Enhancing the utilization of local African grains in bread making
By Dr. Ndegwa Maina University of Helsinki
The current war between Russia and Ukraine has affected the world economy causing a rise in food, fuel and fertilizer prices. Furthermore, both Russia and Ukraine are players in agrifood markets and therefore the current war is affecting the food supply chain eg for commodities such as wheat. According to the United Nations conference on trade and development (UNCTAD) rapid assessment report on the impact on trade and development of the war in Ukraine 2022, both Ukraine and Russia account for 27 % of the share of global trade in wheat. A focus on Africa showed that between 2018-2020 Africa imported $3.7 billion in wheat (32 % of total African wheat imports) from the Russian Federation and $1.4 billion from Ukraine (12 % of total African wheat imports). Figure 1 shows the total production and import (1000 MT) of wheat in Ethiopia, Kenya, South Africa and Uganda (Source indexmundi.com, accessed 9th November 2022)
Figure 1 Total production and import (1000 MT) of wheat in Ethiopia, Kenya, South Africa and Uganda (Source indexmundi.com, accessed 9th November 2022)
The increase cost in fuel and fertilizer may in practice expose African countries to a potential food insecurity crisis. Solutions to enhance the resilience of Africa food system against the disruption of the current war, in addition to the challenges of climate change, are therefore urgently needed. In the Innofood Africa project, we explore the potential of local climate smart African crops to enhance the resilience of African food systems by increasing the diversity of available food. Value addition for these crops including sorghum, millet, tef, cowpea bambara groundnut, etc have largely been minimal due to the significant market and efficient industrial processing of major crops such as maize, rice and wheat. However, with the current global challenges, Africa must consider how to secure its food basket by investing in the production and processing of locally grown crops.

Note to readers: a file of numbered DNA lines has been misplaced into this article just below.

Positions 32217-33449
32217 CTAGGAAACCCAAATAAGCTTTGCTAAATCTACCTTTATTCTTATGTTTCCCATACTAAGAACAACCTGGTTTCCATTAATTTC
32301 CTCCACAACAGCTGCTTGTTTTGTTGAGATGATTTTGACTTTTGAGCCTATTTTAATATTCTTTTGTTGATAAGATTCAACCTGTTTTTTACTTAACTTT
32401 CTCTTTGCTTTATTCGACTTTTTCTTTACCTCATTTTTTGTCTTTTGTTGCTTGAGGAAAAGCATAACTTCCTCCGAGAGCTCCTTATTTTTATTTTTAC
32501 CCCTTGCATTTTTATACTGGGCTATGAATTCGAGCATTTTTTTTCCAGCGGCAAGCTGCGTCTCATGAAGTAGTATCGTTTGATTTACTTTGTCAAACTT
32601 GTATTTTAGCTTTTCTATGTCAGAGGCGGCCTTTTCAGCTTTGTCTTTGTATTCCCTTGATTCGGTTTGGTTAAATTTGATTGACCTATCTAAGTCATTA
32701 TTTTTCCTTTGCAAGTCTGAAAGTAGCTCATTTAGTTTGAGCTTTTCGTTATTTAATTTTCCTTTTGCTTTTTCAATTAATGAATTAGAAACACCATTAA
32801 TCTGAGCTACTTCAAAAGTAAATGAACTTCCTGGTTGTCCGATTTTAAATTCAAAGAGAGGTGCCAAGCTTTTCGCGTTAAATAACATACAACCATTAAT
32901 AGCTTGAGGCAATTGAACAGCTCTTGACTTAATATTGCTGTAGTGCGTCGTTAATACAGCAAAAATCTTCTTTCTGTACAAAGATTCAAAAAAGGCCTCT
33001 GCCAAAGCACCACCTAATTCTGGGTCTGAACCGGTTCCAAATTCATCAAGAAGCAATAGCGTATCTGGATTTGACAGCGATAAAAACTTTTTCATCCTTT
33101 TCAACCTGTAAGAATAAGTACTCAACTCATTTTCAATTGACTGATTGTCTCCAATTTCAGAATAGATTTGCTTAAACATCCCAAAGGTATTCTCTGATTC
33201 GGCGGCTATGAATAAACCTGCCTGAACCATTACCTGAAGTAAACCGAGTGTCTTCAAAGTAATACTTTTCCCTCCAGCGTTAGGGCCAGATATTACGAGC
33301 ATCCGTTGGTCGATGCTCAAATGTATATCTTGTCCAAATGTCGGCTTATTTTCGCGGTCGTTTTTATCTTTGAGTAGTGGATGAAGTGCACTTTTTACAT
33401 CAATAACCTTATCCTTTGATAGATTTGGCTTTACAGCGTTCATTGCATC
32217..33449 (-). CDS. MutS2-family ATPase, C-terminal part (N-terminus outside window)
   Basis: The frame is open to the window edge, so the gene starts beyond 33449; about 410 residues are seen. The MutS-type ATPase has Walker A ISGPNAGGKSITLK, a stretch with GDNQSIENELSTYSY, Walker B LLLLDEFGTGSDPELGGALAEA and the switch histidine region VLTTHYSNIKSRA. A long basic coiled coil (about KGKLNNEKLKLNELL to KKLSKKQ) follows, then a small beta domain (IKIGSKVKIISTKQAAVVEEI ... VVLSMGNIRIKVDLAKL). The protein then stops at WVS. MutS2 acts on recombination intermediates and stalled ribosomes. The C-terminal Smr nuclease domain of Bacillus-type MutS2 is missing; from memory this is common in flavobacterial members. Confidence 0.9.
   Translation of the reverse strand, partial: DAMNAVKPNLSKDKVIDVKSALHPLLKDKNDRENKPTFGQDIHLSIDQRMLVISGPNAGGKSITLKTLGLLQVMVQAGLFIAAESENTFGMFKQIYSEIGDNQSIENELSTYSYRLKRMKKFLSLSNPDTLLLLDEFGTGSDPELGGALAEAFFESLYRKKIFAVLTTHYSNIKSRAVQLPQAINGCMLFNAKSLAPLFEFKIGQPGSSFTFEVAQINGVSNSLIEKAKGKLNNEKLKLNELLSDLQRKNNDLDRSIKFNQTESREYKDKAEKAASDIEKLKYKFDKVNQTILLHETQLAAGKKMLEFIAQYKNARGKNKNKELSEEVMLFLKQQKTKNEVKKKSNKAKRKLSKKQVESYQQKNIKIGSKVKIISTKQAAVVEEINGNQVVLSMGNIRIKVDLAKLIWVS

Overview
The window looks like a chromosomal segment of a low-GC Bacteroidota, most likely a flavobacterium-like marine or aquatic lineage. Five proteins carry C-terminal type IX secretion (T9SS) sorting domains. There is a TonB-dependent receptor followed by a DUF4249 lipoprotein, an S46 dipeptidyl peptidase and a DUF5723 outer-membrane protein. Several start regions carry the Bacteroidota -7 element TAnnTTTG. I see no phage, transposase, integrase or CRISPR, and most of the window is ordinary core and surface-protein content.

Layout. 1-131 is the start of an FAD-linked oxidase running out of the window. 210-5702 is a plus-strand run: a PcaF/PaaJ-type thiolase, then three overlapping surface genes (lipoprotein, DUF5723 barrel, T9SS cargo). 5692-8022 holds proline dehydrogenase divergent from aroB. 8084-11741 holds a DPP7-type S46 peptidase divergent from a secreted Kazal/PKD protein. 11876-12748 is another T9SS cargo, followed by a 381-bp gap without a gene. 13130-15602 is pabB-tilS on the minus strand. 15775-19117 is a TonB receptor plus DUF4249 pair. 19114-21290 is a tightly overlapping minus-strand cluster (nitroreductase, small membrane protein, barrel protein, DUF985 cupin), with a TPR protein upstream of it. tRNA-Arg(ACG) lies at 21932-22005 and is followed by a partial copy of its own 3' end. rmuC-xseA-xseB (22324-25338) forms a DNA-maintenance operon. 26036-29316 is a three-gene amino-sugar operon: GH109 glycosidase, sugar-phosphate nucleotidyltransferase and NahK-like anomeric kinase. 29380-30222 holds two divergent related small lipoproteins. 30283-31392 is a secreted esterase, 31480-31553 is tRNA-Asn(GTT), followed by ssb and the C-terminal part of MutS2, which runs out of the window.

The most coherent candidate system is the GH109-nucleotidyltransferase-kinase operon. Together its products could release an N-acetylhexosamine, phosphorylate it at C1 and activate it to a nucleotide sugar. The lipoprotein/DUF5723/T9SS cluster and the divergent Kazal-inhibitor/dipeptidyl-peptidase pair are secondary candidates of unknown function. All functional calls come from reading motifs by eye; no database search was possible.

Researchers at the University of Helsinki have focused on the use of local grains such as sorghum, tef and millet to replace wheat flour in bread making. The production process is based on tailored sourdough technology developed in our Grain Technology Research group (https://www.helsinki.fi/en/researchgroups/grain-technology) for production of bread with a high content of dietary fibre. Our studies show that with this technology we can replace as much as 50% wheat flour with sorghum, Tef or finger millet whole grain flour when making pan bread but even high amounts can be used in the production of flat breads. The tailored sourdough is produced with starter cultures that have been isolated from cereal sourdoughs in our laboratory. The starters are specifically selected for their ability to produce exopolysaccharides (EPS) in situ during sourdough fermentation. The EPS essentially act as natural hydrocolloids and play a significant role in enhancing the structure and texture of the breads which have 50 % less gluten (Figure 1).